Reframing Gender Studies in Marine Social Science to Address Structural Inequities in Ocean Governance

11 March 2024
By Annet Pauwelussen
Blog published on Fathom

Current gender studies and queer theory literature in marine social science

For decades there have been social science studies of gender in relation to fisheries and the sea, and there is already an extensive body of literature that focuses on gender or feminist studies in marine social science. The role of women is often neglected, and gender studies in marine social science have helped make women’s roles in fisheries and seafood production and trade more visible.

A majority of these studies are rooted in development theory and sustainable livelihood studies. What these studies generally have in common is that they analyze gender as their object of study, which means that they look at gender roles, positions, and needs, and how they are unequally structured in fisheries and marine conservation programs. With that, important steps have been made towards illuminating and addressing the inequities between women and men in fisheries and other sea-related practices, industries, and livelihoods, and how these are shaped by power relations. 

However, this approach has its limitations. There is a risk that gender studies in a marine context predominantly becomes “women’s studies,” which is a limited framing of what gender studies and feminist theory is about. If we look at the long tradition of feminist and queer theory beyond the field of marine social science, we see that doing gender studies has different meanings, and is about much more than studying the different roles of women and men. 

In environmental scholarship beyond the “marine,” feminist and queer theory have shed light on deep-seated gender biases in how we conceptualize and think about the environment, how humans relate it, and what is considered “natural,” with political implications. Feminist scholars have also advocated for critical reflexivity regarding our biases, privileges, and responsibilities as researchers, writers, and policymakers in relation to the communities and worlds we study, engage with, or make policies for. If gender is merely framed as the “object” of study, we risk leaving out critical examination of deeper questions about how dominant systems of thinking, governing, and researching human-environment relations are gendered and how they intersect with colonial and racist structures. And yet, we really need to examine these questions to tackle structured gender inequities in marine science and policy.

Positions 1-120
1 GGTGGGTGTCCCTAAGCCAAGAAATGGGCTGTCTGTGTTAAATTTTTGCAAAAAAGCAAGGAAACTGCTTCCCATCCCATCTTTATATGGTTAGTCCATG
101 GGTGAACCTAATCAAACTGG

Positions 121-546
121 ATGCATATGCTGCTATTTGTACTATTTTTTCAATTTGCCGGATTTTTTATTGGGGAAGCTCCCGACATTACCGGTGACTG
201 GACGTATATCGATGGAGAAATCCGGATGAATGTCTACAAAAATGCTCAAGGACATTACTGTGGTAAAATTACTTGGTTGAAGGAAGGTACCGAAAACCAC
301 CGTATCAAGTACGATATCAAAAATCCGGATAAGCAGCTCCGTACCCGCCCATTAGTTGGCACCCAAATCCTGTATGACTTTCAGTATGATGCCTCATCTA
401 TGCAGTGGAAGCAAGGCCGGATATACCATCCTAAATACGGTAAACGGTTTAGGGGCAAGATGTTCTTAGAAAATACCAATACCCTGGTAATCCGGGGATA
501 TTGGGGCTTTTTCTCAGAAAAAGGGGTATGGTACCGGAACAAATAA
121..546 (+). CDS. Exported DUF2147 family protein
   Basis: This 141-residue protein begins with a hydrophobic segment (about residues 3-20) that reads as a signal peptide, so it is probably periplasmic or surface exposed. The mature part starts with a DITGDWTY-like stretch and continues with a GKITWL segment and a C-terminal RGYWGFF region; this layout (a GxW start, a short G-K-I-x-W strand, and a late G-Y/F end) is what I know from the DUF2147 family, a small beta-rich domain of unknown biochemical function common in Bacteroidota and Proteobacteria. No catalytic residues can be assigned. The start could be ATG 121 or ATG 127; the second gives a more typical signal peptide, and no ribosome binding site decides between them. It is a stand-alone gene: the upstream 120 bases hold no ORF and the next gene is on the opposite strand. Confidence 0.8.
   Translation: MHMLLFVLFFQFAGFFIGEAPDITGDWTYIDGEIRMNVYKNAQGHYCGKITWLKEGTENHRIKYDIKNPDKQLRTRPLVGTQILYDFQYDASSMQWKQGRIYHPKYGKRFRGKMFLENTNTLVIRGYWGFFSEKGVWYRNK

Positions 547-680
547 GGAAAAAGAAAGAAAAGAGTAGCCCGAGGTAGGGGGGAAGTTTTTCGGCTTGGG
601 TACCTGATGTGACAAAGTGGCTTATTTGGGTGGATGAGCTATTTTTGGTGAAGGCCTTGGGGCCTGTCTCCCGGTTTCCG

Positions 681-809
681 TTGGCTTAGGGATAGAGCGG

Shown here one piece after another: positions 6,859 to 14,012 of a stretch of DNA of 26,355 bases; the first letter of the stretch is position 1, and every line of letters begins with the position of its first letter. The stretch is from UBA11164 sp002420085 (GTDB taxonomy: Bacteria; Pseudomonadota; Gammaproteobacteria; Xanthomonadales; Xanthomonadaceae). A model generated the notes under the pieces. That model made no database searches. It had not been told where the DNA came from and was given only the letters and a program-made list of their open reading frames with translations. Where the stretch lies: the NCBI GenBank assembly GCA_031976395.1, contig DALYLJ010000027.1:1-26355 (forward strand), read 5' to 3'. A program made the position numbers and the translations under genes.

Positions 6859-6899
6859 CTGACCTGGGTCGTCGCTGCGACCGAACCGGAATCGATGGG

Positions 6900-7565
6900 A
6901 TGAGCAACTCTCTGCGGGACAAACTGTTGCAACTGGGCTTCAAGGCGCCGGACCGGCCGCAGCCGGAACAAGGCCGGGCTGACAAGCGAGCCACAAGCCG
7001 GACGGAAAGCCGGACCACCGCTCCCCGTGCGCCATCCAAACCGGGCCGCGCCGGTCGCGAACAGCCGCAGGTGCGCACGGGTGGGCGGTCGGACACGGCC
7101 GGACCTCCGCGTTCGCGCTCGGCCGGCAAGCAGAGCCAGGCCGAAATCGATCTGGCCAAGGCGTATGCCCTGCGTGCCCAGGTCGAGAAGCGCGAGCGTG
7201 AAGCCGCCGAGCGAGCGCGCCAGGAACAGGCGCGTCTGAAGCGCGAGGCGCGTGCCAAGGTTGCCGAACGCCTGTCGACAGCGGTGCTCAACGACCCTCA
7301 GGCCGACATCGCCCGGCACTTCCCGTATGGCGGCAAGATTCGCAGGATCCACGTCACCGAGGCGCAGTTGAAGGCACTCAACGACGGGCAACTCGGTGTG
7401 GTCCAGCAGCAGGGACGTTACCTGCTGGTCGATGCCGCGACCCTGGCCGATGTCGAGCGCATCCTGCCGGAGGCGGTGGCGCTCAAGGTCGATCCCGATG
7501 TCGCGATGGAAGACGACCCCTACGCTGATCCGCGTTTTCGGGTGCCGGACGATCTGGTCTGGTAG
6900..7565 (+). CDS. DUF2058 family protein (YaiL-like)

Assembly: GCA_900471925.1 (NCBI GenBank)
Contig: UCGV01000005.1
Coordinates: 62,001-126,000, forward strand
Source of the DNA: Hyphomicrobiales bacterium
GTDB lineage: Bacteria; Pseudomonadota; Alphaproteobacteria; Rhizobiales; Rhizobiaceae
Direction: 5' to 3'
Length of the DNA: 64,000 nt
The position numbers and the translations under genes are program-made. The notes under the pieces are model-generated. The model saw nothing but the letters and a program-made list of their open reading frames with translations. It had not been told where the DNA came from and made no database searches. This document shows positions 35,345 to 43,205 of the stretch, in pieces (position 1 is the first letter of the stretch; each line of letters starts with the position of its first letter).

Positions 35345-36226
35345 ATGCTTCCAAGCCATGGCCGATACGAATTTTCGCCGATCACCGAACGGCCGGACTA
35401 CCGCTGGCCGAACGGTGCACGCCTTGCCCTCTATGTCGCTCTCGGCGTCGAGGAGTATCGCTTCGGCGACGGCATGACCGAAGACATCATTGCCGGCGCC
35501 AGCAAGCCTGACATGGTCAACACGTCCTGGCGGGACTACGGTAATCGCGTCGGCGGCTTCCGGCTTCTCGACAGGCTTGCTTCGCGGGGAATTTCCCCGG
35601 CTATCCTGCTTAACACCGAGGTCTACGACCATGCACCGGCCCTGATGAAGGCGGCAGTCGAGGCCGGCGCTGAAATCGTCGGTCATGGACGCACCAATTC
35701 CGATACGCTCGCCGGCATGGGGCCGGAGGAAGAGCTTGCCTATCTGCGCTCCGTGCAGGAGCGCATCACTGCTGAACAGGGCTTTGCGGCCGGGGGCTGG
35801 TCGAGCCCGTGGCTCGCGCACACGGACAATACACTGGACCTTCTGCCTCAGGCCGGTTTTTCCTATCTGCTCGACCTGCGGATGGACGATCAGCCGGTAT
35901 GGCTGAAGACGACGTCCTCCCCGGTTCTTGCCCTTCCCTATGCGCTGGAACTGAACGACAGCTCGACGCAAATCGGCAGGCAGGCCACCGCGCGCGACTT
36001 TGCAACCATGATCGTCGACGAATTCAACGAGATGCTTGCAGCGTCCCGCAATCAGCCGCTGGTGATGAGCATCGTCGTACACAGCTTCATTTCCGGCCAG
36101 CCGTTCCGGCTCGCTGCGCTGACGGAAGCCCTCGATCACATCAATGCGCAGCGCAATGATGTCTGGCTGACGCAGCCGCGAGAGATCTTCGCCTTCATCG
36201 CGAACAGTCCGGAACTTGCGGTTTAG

Reframing theory to include marginalized narratives

Beyond thinking about gender as the “object” of analysis, feminist or queer theory can be used as a springboard to highlight gendered biases and power relations in how we think and conceptualize the world. Feminist and queer theory have addressed how our ontological and epistemological traditions – how we understand the world, what is deemed good science, and appropriate methodology – are gendered. Such an approach may, for example, show how discourses around deep sea mining are rooted in a masculine, Western tradition of thinking about the sea as an exploitable resource. It may also show how modern thinking has long associated the ocean and its waves with a feminine force to be tamed and managed by rational, scientific discipline. Once you realize this, it becomes possible to explore other ways of thinking and conceptualizing the world. For example, there is a growing interest in reimagining and reorganizing human-environment interactions along feminist and Indigenous notions of care, kinship, and reciprocity.

Moreover, feminist and queer theory in environmental science and humanities have questioned the white, Western, and masculine roots of dominant scientific knowledge traditions, which tends to frame the world through dualist categories (like nature/culture, male/female, mind/body). The problem is not that it is a Western construct or invention, but that it can obscure the fluid and plural reality in which people live, think, and shape their lives in relation to others, and even discredit the various lay, indigenous or BIPOC ways of knowing the world as relational, poetic and entangled.

Feminist and queer theory offer the opportunity to think about the relations that undo the binaries used to understand how we think and order the world, opening up space to (1) see the spectrum of gender identities, experiences, and bodies related to the sea, (2) seriously consider emotion and embodiment as valid and vital to marine environmental knowledge, and (3) understand the marine environment as more than just a resource or background of human action. We can learn from feminist, queer, Black, and Indigenous scholarship the ways in which we can include the ocean and its many agencies and beings such as fish, corals and octopus spirits as actively part of and entangled with social life.